The exceedingly delicate warming process presents more hurdles. If the vitrified specimen is not heated quickly or evenly enough, glassiness gives way to crystallisation – a process known as devitrification – and, again, cracking can occur. “[This] is a challenge we’ve not yet met,” says John Bischof, a cryobiologist and engineer at the University of Minnesota. “The limiting factor is how quickly and uniformly we can thaw it.” And that’s because warming is usually done from the outside in.

Last year, Bischof and graduate student Michael Etheridge proposed a way around the problem: add magnetic nanoparticles to the cryoprotectant solution. The idea is that the particles disperse through the tissue and, once excited by magnetic fields, heat the whole thing evenly and rapidly. The duo is currently working with Taylor and his colleagues to test the method on rabbit arteries

Ice in action

For the most part, advances in the field have arrived by trial and error: testing combinations of solutions and freezing/thawing methods. But researchers have also begun to take advantage of new technologies to get a closer look at how ice behaves in cells and tissues. If you understand the processes in detail, the hope is that you can design new and more effective approaches to control them.

The last 12 months has seen significant advances in this area. Taylor, working with Yoed Rabin, a mechanical engineer at Carnegie Mellon University in Pittsburgh, introduced a new device that enables high-resolution full-colour thermal imaging in large-volume tissues. Meanwhile, Jens Karlsson at Villanova University in Pennsylvania has recently captured ultra-slow-motion microscopic video footage of ice penetrating tiny pockets between two close-knit cells and then triggering crystallisation within them.

Insights from these methods could bring new ideas about how to manipulate the freezing process, says Karlsson, who is trying to figure out ways to cryopreserve tissues by carefully controlling the freezing and thawing process, rather than via vitrification. One possibility is to genetically engineer cells to coax them to make cell-cell junctions capable of withstanding cryopreservation. The next task would be to find a way to direct the formation of extracellular ice so that it doesn’t affect an organs’ function.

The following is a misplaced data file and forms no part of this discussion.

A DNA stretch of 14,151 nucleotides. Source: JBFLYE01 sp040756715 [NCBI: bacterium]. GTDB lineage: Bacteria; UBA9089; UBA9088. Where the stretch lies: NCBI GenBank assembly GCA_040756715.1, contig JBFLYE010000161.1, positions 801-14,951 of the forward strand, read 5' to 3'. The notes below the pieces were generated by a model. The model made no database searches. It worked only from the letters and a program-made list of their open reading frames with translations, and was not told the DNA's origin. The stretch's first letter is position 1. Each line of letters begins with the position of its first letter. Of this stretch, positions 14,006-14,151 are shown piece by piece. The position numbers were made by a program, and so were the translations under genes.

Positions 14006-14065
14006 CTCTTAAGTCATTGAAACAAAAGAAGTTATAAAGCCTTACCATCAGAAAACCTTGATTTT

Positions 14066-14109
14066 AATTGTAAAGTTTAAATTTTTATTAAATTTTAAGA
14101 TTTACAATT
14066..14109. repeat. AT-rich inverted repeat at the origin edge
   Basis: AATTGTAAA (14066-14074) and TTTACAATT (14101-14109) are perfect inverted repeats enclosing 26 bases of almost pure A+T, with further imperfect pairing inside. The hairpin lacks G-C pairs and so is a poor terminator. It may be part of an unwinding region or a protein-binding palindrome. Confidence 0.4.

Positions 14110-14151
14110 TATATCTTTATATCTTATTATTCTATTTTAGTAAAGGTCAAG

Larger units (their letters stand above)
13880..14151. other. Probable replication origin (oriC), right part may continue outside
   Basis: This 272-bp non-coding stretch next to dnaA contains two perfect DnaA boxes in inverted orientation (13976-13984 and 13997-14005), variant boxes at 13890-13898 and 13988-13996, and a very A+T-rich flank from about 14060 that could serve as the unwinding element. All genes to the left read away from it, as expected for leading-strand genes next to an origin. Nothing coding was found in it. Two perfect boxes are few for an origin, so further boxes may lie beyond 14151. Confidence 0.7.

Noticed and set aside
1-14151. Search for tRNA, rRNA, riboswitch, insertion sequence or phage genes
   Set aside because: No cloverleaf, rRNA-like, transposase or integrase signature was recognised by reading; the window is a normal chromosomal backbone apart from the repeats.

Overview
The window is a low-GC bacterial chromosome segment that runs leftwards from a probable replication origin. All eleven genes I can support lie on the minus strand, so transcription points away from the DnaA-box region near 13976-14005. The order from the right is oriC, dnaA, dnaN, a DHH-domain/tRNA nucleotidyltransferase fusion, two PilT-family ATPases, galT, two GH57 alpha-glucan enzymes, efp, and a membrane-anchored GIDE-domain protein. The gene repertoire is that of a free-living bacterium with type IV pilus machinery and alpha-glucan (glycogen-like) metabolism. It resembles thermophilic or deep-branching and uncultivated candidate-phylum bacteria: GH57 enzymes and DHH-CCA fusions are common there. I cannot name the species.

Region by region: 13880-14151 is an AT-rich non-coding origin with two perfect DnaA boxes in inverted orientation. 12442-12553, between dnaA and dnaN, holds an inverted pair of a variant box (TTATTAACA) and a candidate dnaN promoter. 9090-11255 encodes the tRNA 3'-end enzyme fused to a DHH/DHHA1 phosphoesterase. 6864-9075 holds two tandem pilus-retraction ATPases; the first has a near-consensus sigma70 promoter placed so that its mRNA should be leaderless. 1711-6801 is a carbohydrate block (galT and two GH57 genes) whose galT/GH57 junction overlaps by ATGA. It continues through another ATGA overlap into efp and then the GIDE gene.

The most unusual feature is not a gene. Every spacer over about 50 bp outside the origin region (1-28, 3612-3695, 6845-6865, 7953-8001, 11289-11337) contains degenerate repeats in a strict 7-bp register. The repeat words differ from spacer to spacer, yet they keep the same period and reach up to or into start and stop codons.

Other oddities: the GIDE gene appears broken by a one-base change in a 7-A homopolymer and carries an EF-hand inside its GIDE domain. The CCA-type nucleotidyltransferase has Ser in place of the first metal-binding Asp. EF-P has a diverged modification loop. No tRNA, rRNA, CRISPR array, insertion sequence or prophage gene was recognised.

Karlsson is also eager to use computer simulations of the freezing process to efficiently test millions of possible protocols. “We need these sorts of tools to accelerate progress,” says Karlsson, who likens the task to “trying to get to the moon with a fraction of the funding that went into that endeavour”.

Even with limited resources, the field has demonstrated that ice-free cryopreservation is practical for small tissues such as a segment of blood vessel. “The remaining barrier, and it’s significant one,” says Taylor, “is scaling it up to a human organ.” For Karlsson, who suspects that such efforts “may hit a brick wall” before vitrification will ever work for human organs, freezing – or what he calls ice-assisted – approaches represent an equally, if not more, viable route to success.

But there is one final sobering thought. “No cryopreservation technique ever offers 100% survival of the component cells,” says Taylor. “In many applications this can be tolerated but for a single organ this may be a significant amount of injury to repair post-storage or transplantation.” Ultimately, that means no matter how well cryopreserved specimens are, they are likely to be sub-standard compared with freshly procured organs.